Likewise with weed applications; they should be allowed to grow a little before applying a weed and feed. After the third weekly cut which will normally take you through to the end of April, is a good time to assess if your lawn requires feeding, and in the event that it does, then apply sooner rather than later. The soil is normally moist at this time, whereas going into May, it can start to dry out rapidly.

If the ground is dry, delay feeding until rain has dampened it again.

Summer Feeding of Lawns

In the hotter, drier weather, lawns will naturally lose that fresh green carpet look unless you are generous with the sprinkler. It may be that your yellowing lawn is simply as a result of hot dry weather, rather than lack of food. Most lawns even if they turn brown, will soon recover after they have been rained upon.

If you decide that a feed is necessary, then try to time it just before rain. If the expected rain doesnt happen, then you will need to water the lawn so as to avoid chemical scorch from the fertiliser. In spite of its name, scorch does not happen because it is hot. It happens because the soil is dry, the neat chemicals are resting on or near the grasses, and the typical scorched appearance will be the result.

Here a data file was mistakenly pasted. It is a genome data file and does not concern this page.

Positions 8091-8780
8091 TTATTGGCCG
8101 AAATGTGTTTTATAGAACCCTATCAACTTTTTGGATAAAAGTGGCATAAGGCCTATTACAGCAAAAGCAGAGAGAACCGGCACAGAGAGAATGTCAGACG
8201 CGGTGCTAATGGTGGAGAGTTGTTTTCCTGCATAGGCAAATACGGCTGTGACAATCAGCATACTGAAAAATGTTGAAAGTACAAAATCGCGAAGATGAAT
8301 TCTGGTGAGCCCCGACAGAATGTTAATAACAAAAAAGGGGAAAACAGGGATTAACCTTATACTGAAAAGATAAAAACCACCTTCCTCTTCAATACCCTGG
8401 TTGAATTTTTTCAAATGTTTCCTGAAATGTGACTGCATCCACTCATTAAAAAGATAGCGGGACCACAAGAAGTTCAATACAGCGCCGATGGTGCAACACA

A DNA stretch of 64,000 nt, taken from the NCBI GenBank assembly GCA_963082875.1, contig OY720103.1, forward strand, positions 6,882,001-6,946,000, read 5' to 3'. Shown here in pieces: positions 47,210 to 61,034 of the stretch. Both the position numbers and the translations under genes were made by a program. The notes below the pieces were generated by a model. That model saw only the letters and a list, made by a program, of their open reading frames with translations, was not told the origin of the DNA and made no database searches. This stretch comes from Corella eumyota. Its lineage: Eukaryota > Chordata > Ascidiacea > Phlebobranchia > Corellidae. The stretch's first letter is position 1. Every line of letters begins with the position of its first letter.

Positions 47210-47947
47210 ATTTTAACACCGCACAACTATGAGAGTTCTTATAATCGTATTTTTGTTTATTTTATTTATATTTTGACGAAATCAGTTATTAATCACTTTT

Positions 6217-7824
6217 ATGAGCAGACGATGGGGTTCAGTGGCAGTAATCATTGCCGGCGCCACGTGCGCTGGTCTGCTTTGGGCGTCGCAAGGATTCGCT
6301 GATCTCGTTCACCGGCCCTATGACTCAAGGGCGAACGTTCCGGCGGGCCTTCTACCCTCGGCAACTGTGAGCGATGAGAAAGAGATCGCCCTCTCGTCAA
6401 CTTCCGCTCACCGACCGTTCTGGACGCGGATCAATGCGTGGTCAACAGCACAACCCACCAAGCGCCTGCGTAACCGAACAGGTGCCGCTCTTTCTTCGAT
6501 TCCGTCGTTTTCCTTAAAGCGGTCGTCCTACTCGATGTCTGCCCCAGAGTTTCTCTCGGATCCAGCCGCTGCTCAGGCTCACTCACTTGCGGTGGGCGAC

Summer will see my mail box full of queries about brown patches on the lawn. Nine times out of ten, it is caused by the incorrect application of lawn feed!

Autumn Lawn Feed

That which is sold for autumn feeding, is a different chemical balance to that used for spring and summer application. It is used to restore balance to the plants system. All spring and summer, the feeding regime will have been to encourage foliage which you then cut off with the mower. The plant inherently becomes weaker as a result, so needs strengthening up again to face winter!

The word of the scribes and manufacturers is that the autumn feed is most important to feed the root system and generally toughen up the grass plants to withstand the cold of winter!

If it is applied, the autumn feed should not be left too late. End of September or into a mild October is fine. DO NOT be tempted to use the Nitrogen-rich leftovers from spring and summer. Use a proper autumn feed.

Nothing other than Autumn Lawn Feed should be used, unless you know what you are doing. Organic feeds oftain provide Nitrogen. It is NOT needed in the Autumn, so forget chicken pellets and the like.

How to feed the lawn!

How to feed the lawn!

Read the instructions on the packaging well and do exactly as it says! There are slight differences between some brands chemicals, so it is important that you comply with the recommendations.

At all times the soil should be moist for feed application. If parched dry, then far better to delay applications until rain has rectified the situation, rather than relying on the sprinkler especially if there is a ban.

In late spring, don't let surface dew fool you into thinking the soil is moist! Dew is essentially on the foliage of the grass it is not in the soil.